His weeping exhausted him, and soon his weary body succumbed to sleep. As I felt his hitched sobs slowly even out into soft gentle snores, I eased him into my arms. He was frail, and weighed no more than a very young child. I arose carefully, and carried him through the wide door that led from my bower-garden to my chambers, and laid him upon the soft cushions of a small bench by my window. He curled up, and slept on without further stirring. I cast a fond glance at him, and laid a kiss upon the papery-thin translucent skin of his brow, as I drew a thin coverlet of my weaving over him. Sleep softened his great age, and I marvelled again at the changes time makes upon a mortal. Until Aragorn, I had met few mortals and loved none. Since I came to love Aragorn, I found that there were other mortals making inroads upon my heart--this small one not the least among them. My own heart contracted as I realised that I would probably never see him again after we departed on the morrow.
What would I not give to ease his sacrifices and those of the ones he loved most?
Tears stung my eyes as I went to resume the task that my father's news had interrupted. Most of my packing was done, but some few items remained. I took forth a small casket of dark polished wood, and opened it. I touched my mother's gem. I had not worn it since I had pledged my troth to Aragorn, and I had planned to ask my father to bear it back to my mother in Elvenhome, that my word to her not be broken. I had meant to leave it here.
And yet, something stirred in my heart, a foreboding of I knew not what, and I felt that I should take it with me after all.
Doubtless it would be made clear to me when the time was right.
I almost wish I had not spoken to him. All unthinkingly, I have distressed him, whom I would never wish to distress. Yet I owe him so much! How could I leave that debt unacknowledged?
I walk away from him reluctantly, leaving him to his pensive wonderings beneath the White Tree. I could not miss the spots of red against his pale cheeks, when I had thanked him, nor missed the flair of pain within his fëa. He is still filled with distress over the way his quest had ended. And his constant and forced association with evil for many months has left him feeling soiled and diminished.
I had longed to take him into the circle of my embrace and lay a kiss of blessing upon his brow. Yet I had sensed that he would not welcome it, but consider it an undeserved comfort as well as an affront to his dignity. So I left him to his thoughts.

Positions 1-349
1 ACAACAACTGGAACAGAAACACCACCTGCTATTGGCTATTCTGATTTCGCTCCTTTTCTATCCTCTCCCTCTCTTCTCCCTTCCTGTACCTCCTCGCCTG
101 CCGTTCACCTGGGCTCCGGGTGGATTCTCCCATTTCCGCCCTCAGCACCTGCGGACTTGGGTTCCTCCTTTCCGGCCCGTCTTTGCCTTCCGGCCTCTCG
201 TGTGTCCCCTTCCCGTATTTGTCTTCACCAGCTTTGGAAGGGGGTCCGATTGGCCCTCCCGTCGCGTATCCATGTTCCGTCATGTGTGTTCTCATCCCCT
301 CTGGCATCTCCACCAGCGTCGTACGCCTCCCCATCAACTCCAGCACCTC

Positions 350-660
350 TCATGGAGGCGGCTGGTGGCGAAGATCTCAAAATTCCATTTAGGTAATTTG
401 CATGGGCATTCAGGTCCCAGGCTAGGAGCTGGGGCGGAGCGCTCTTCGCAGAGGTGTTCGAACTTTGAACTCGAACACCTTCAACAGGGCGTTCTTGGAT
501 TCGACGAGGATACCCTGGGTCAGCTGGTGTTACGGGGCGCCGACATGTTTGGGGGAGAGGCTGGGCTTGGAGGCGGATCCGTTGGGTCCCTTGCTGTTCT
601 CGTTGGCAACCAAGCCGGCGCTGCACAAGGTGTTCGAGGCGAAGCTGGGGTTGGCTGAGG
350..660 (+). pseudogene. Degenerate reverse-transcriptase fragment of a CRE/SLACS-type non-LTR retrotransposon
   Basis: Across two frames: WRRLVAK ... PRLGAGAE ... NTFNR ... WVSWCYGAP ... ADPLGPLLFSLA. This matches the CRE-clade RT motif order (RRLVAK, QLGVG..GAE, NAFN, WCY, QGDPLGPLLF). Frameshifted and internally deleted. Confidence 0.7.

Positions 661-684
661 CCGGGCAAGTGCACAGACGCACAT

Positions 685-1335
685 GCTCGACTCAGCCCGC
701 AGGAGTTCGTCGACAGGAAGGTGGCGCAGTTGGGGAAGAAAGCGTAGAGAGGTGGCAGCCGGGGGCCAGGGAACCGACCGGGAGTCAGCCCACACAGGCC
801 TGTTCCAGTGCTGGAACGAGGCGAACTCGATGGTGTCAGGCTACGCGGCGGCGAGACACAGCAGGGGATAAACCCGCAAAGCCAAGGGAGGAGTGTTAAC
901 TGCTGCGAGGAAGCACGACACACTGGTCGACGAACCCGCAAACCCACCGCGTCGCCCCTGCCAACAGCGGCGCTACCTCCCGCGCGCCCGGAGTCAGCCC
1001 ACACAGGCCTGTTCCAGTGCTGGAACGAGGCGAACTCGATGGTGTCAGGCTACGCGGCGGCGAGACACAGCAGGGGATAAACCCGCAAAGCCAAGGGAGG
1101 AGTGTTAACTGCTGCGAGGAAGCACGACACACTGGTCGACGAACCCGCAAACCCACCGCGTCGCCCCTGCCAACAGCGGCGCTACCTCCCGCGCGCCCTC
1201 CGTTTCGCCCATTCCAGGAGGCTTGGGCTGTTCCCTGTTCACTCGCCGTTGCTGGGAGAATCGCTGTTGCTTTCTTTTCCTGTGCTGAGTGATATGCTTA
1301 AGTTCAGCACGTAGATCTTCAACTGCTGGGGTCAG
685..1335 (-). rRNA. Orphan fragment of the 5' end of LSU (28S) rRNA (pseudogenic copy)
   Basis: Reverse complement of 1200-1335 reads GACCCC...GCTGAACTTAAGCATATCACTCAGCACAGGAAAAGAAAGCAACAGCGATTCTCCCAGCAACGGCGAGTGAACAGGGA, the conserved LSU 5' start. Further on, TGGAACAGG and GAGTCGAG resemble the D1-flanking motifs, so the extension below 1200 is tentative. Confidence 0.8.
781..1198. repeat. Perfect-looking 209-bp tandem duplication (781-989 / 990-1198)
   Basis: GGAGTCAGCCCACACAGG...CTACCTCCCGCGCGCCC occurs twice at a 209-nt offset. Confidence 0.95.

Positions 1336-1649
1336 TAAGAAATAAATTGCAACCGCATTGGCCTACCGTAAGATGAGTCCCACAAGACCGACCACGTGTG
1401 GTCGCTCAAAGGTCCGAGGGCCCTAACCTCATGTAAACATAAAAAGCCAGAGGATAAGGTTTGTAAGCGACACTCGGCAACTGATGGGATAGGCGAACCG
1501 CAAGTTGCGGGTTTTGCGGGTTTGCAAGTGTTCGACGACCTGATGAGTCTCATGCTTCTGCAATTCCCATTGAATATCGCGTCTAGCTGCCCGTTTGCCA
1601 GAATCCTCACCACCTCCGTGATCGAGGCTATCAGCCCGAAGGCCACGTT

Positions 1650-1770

I turn to look at him once more. He is rubbing his right hand with his left, as though he is wishing to rub away the evidence of his missing finger. "Frodo of the Nine Fingers", the minstrels call him, thinking to honour him as though he were "Beren One-Hand". Yet it seems clear to me that he sees his wounding not as a badge of honour, but as a sign of failure. In the depths of his blue eyes, behind the pain, there is a self-loathing. And about the blaze of brightness that is his spirit, a scar of darkness remains, and there is about him a frailness and a hint of transparency that I have seen before. He is fading.
He does not realise it yet; the cloud does not envelope him, and for much of the time, he tries to recapture his old habits of being. He is a hobbit after all, and they are hard to quell. I know that my beloved believes that once Frodo is home amid his old familiar surroundings in his gentle Shire, the natural bent of his race to living cheerfully in the moment will overcome the remaining darkness. But I fear he is wrong.
After all, my father once hoped that home and family would overcome the darkness in my mother's heart.
Perhaps I am wrong. I am too new to the ways of mortals to feel any kind of certainty, and perhaps they have more strength to resist fading than the Eldar.
But my heart tells me that I know who will bear my mother's token to her.
And I think she will understand.